Key Requirements

The key requirements for this protocol fall into two categories.

General
All offset projects, including those using the energy efficiency protocol, must meet three basic requirements:
  • Records proving ‘before’ and ‘after’ conditions – Producers need appropriate records that show the relevant conditions on their operations both before and after the practice change is adopted. The new approach must represent clear practice change considered beyond “business as usual” or common industry practice.
  • Clear right to claim – The producer applying for carbon offsets can clearly show ownership of the offsets or the right to claim the offsets. In other words, they own the operation or have a legal agreement that gives them rights to offsets for that operation.
Protocol-specific
In addition, key requirements of the energy efficiency protocol include:
  • Energy records – Producers will require access to data that shows their energy use, in order to calculate their emissions reductions. This may include metered power and gas records, in which case standard utility bills can fill that role, and / or fuel volume delivery receipts.
  • Minimum one-year reporting period – The records showing before and after conditions typically should cover a minimum period of one year. However, a shorter period can be used in some cases if the producer can provide justification the period is long enough to support the carbon offset claim (Access resources listed at the end of this document for details).
  • Third-party assessment (For On-Farm model) – For projects that are based on a thorough analysis such as the assessment platform, the first step is to pinpoint and document the “before” information by having a pre-project energy assessment conducted.
      - The assessment must be completed by an independent, qualified professional.
      - The analysis must cover all components of any facility or barn included in the practice change related to the protocol and must meet standards of being systematic, repeatable and verifiable.
      - This service is available to a limited number of producers through ARD’s On-Farm Energy Assessments. Producers have other options to arrange an assessment outside of this program.
  • Exception to third-party assessment (For some simple changes). The third-party assessment may be waived for ‘simple’ retrofits or process changes that do not require thorough analysis to prove their impact on energy efficiency. In these instances, the producer is required to provide appropriate records, such as project receipts and energy bills, as proof of practice change implementation and ‘before’ and ‘after’ conditions.




Examples of Greatest Impact

The energy efficiency options eligible with the protocol all offer a double benefit to producers – overall energy efficiency improvements, plus the ability to earn carbon offsets. Here’s a look at some of the best opportunities to achieve these dual benefits, based on the results of case studies from ARD’s On-Farm program.

Swine. The greatest potential energy efficiency savings for swine operations are typically realized through changes to lighting and heating systems, including more efficient heating mats and fluorescent lighting.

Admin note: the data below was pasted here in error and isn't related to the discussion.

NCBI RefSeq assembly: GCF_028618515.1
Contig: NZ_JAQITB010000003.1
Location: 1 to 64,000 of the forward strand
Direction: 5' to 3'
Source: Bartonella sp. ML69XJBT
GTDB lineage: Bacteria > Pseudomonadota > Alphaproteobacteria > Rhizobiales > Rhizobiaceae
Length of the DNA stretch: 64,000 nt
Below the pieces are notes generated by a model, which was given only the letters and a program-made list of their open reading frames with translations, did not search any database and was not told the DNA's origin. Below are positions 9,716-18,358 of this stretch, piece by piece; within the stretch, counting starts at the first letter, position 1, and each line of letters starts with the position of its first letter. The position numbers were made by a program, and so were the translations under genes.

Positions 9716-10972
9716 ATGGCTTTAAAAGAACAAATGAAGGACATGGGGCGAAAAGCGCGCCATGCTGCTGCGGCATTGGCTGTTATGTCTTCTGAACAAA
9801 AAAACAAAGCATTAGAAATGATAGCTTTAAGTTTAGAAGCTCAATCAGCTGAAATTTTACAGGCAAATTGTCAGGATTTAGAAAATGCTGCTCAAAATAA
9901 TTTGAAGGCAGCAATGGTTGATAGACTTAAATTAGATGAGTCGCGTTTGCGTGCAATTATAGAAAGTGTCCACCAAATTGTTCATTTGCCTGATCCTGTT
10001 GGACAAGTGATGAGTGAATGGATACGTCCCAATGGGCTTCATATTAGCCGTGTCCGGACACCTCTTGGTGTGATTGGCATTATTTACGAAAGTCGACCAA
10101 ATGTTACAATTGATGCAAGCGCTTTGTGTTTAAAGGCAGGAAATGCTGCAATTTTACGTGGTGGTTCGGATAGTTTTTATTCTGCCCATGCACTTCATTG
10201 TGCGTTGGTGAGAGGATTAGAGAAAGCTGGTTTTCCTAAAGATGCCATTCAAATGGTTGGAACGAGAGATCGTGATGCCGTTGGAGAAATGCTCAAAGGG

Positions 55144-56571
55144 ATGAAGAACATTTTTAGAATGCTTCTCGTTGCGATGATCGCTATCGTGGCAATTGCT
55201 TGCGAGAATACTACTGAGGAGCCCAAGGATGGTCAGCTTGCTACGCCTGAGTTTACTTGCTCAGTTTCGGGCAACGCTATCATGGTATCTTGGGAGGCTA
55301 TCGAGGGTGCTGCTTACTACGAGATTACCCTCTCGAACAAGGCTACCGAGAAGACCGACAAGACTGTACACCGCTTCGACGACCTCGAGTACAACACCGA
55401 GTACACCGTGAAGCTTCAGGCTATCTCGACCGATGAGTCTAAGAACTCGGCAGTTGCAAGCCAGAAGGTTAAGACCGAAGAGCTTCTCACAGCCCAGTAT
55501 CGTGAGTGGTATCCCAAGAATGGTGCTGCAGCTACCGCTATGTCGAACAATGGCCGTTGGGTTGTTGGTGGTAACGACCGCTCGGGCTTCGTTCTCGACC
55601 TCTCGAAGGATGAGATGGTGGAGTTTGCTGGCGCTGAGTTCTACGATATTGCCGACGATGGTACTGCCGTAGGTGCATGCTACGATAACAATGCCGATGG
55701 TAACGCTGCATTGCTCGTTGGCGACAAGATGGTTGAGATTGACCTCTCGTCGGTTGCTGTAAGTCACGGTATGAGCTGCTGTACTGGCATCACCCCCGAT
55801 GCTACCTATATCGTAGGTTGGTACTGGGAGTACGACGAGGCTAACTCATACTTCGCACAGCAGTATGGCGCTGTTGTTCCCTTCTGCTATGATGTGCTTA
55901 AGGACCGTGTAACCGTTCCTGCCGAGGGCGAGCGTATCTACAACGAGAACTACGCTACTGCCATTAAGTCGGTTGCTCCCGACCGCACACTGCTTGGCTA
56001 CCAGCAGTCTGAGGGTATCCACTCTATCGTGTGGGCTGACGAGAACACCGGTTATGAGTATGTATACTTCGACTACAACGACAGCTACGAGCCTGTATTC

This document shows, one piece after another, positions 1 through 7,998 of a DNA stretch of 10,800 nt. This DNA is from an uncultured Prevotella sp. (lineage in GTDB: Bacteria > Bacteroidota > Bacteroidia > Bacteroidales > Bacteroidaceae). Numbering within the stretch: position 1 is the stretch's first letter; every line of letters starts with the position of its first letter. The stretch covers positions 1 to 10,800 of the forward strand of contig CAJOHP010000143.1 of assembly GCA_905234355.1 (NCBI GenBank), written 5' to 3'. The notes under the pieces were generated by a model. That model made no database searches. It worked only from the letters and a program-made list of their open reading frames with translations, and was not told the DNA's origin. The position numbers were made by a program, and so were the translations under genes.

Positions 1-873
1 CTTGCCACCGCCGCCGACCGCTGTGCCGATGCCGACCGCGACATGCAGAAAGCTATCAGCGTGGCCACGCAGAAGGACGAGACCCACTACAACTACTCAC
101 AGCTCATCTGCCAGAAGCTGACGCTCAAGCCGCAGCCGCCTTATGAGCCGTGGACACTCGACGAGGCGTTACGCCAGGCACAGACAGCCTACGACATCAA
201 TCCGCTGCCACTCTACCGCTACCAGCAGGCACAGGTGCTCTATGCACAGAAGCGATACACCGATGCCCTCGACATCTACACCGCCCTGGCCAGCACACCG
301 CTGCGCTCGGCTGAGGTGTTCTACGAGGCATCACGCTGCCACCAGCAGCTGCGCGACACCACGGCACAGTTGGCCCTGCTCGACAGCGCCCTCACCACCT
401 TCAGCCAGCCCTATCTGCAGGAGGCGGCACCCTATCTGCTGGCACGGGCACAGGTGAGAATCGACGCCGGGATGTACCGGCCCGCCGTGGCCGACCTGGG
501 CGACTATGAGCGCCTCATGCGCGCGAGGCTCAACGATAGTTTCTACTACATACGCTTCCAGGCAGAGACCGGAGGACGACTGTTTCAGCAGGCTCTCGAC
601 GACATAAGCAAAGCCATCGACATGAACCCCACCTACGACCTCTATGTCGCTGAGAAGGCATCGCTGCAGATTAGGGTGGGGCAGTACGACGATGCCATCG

Dairy. Dairy farms often demonstrate the greatest efficiency improvements from retrofits to milking equipment and fans. Potential retrofits included efficiency improvements to milk pre-coolers, variable speed milk pumps and scroll compressors.

Poultry. The highest efficiency gains in poultry operations are often achieved through changes to ventilation and lighting systems. Recommended technologies include the use of chimney fans in the winter, natural ventilation in the summer and a transition to a more efficient fluorescent lighting.

Learn More

Producers who are interested in pursuing projects that meet the requirements of the energy efficiency protocol can access more information through the following website links:

Alberta Agriculture and Rural Development – Climate Change:
www1.agric.gov.ab.ca/$department/deptdocs.nsf/all/cl11618

Alberta Environment – Climate Change:
https://www.alberta.ca/climate-change.aspx

These resources include background information, available Interpretive Guides on the protocol, as well as access to the complete Protocol Documents. Producers can also contact ARD directly at (780) 310-FARM (3276) or Toll Free at 1 (866) 882-7677.

This document last updated: January, 2011

Disclaimer: The information provided in this document is intended as general guidance only, as a first step for agricultural producers considering projects for the Alberta Offset System protocols. Please consult the full Government of Alberta approved protocols and available Interpretive Guides for more complete information before making a decision to pursue practice change aimed at earning carbon offsets.

Acknowledgement

Alberta Agriculture and Rural Development (ARD) is working on developing carbon offset opportunities in agriculture. This work is funded through the Agriculture and Agri-Food Canada (AAFC) AgriFlexibility fund.
 
 
 
 
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For more information about the content of this document, contact Paul Jungnitsch.
This document is maintained by Stacey Tames.
This information published to the web on August 8, 2012.
Last Reviewed/Revised on July 5, 2017.